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My Lords, we are providing young people with the help they need to get back to work through Jobcentre Plus, the youth contract, the Work Programme, traineeships and apprenticeships. Our approach is working. Over the past year, the number of JSA claimants aged 18 to 24 has dropped by 84,800. We have also made £55 million available to cities for them to develop new and innovative ways of reducing long-term youth unemployment.
I am sorry that the Minister does not seem to share my deep concern about the problem of youth unemployment. Is he aware that 21% of young people aged between 16 and 24 are currently out of work? Does he know that long-term youth unemployment has more than quadrupled in the past 10 years? Some 115,000 18 to 24 year-olds have been out of work for two years or more. Whichever parties are in government in 2015, they will have to tackle long-term unemployment. We have tried to tackle this problem over the past 10 to 20 years. We must tackle it together and we must share the concern. If we cannot share the concern, is it not time to put our differences aside and to work together to resolve this nightmare situation for thousands of our young people? Will the Minister lead us in arranging some measure of co-operation?
My Lords, the short answer is no. The policies of the previous Government were extraordinarily expensive. The Future Jobs Fund was introduced by the previous Government. At the time, I was in the department as an independent adviser, and that shocked me somewhat. It cost £6,500 for each job and half the people were back on benefits at the end. That is more or less the same performance as the work experience programme, which costs only 1/20th.
I agree that the figures about which my noble friend is so concerned are a real concern and have been for a long time. I look at the figures for the unemployed and inactive youth. In 1997, it was 1.1 million youngsters. By 2010, after the longest boom in our history, it had risen to 1.4 million. Under this Government, in the worst recession since not the 1930s but the 1920s, it has come down 89,000 to 1.2 million. That is the way in which to have proper policies to handle the structural problem of youth unemployment.
My Lords, will the Minister publicly offer advice to young people who are unemployed and living in regions which this Government seem to be bypassing? They cannot move to where they are offered employment because of the constrictions on property that they could afford to rent if they were in work due to the Minister’s self-confessed lack of suitable one-bedroomed accommodation. This Government are fostering a north-south divide and the anger of the young in the north has to be heard to be believed.
My Lords, clearly, it is important to see mobility among the young who are looking for where there is work. However, it is as important for them that they equipment themselves to do work, which can be done through work experience, training and apprenticeships. We are putting enormous efforts into getting those programmes right.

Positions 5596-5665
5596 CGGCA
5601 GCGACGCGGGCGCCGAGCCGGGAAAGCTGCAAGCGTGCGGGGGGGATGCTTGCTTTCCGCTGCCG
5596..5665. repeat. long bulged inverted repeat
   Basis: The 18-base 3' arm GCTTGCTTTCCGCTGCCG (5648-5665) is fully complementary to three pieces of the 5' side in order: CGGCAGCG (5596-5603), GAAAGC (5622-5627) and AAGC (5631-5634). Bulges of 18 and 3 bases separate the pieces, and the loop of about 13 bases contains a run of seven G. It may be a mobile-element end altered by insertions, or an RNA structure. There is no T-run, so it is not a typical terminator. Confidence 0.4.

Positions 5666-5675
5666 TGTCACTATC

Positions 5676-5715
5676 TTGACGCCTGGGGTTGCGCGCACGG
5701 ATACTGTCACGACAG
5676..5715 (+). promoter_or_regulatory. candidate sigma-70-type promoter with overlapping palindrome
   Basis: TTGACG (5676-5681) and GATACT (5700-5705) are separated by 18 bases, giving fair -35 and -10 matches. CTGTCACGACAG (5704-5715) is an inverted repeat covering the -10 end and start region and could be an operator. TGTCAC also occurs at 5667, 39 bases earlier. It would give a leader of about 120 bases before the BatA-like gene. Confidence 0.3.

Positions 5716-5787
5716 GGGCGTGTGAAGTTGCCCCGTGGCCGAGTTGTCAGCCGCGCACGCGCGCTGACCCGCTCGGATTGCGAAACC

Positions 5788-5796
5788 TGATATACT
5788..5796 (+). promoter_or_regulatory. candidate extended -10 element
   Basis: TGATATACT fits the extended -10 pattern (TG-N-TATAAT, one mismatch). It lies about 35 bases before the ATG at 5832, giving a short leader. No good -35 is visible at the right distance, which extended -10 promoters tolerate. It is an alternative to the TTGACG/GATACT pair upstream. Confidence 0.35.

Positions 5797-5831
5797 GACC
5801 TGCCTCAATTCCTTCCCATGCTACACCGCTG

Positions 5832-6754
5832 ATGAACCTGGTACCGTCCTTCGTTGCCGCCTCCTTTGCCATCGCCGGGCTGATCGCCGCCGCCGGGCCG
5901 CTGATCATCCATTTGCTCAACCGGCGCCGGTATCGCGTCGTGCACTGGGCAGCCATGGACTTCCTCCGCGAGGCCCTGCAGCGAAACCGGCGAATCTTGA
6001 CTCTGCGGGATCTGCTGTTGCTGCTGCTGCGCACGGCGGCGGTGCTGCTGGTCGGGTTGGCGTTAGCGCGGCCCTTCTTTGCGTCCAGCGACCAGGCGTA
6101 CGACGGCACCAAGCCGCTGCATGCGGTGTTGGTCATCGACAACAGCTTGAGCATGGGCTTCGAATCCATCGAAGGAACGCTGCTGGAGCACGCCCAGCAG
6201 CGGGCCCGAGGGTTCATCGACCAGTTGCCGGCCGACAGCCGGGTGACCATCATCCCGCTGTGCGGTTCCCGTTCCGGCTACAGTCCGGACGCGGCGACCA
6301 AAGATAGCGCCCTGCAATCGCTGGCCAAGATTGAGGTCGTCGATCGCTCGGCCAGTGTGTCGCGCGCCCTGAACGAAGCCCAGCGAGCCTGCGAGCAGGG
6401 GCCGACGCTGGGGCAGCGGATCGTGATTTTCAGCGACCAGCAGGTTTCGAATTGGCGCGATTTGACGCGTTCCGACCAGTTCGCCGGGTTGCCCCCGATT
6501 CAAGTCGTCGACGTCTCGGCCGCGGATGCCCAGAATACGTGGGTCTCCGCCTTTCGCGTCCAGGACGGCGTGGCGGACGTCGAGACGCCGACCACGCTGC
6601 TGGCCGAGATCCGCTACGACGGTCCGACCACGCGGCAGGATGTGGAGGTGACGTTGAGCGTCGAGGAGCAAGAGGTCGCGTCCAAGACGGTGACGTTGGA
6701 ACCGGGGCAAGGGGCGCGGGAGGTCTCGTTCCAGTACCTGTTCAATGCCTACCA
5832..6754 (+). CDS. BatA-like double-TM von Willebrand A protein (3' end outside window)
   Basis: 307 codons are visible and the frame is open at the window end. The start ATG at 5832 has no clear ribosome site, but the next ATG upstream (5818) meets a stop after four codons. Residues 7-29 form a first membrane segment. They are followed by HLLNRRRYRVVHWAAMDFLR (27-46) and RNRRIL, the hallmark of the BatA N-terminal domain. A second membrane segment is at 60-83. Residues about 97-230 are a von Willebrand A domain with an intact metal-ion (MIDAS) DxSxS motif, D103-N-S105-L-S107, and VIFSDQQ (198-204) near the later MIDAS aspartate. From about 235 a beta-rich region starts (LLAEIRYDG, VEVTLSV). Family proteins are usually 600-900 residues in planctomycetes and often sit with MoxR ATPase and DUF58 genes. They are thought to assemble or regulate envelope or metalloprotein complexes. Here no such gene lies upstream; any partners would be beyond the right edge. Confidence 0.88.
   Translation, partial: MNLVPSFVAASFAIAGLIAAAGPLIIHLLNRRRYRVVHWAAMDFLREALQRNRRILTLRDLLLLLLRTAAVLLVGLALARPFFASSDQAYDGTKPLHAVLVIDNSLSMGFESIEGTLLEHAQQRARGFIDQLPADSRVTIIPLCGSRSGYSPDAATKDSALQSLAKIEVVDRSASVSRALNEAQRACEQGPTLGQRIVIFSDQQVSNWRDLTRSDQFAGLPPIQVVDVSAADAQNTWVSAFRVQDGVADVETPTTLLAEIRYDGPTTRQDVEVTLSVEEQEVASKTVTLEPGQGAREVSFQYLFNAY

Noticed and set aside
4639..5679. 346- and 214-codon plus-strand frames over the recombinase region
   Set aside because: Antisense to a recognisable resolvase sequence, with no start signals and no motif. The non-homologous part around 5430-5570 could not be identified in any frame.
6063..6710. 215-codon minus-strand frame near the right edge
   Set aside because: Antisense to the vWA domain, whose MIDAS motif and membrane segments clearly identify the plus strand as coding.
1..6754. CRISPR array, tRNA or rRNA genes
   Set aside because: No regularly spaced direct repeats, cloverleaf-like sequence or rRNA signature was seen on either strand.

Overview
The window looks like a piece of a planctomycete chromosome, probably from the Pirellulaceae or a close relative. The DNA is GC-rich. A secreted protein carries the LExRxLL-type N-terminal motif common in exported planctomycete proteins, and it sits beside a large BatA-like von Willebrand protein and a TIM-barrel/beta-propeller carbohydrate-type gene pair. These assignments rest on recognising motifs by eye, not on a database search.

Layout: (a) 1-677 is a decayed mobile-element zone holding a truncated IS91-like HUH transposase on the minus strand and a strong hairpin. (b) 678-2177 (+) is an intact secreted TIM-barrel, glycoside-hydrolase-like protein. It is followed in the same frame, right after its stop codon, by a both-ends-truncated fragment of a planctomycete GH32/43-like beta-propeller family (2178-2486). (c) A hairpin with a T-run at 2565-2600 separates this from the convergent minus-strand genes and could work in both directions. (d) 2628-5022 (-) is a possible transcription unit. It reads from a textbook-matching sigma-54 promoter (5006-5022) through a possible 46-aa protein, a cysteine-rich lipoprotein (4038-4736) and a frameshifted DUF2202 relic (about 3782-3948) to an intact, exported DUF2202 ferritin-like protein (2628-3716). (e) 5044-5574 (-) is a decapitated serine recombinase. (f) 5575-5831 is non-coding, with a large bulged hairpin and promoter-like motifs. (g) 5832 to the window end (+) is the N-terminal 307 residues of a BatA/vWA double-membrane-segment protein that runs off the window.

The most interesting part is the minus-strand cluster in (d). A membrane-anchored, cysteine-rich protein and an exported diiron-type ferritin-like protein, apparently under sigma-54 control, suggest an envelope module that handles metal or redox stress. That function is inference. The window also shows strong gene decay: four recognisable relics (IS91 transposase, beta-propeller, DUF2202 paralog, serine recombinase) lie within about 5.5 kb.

Is the noble Lord misleading the House to a degree in quoting the figures? He referred to figures from 1997 which included and counted 16 to 18 year-olds who were unemployed, not in education and not undertaking any training. Now, because the Government no longer pay any benefits to 16 to 18 year-olds, there are literally thousands and thousands of people—the department does not know how many—who are not in employment, not counted and not included in the figures. What are you going to do to follow them?
My Lords, I am counting inactive people in the figures I am using, which are the best ones available. Clearly, under the previous Government many people were put in government training schemes and were not counted. We can play with numbers as much as we like but I am not playing with numbers—I am giving a very clear, long-term run of the most important set of figures on how we handle the structural problem of youth exclusion from the labour market.
My Lords, it is said that on a clear day some people in this Palace can see as far as Croydon. Will the Minister raise the sights of this House and get it to look as far, perhaps, as Greece or Italy, where the promise that unemployment could be solved by huge amounts of public debt has led not only to disaster but almost to despair? Does he accept that burying a future generation of our children in huge public debt is not only inept and does not solve the problem but, frankly, is immoral?
My Lords, my noble friend underlines our problem in his question. We have got to get this economy out of the mire of running a deficit of more than £100 billion every year so that it is rebalanced and we are economically self-sufficient within this generation. If we are not and we go on borrowing to the extent that we can, the people who pick up that tab will not just be our children but our grandchildren and our great-grandchildren. That is not something we should want to leave to future generations.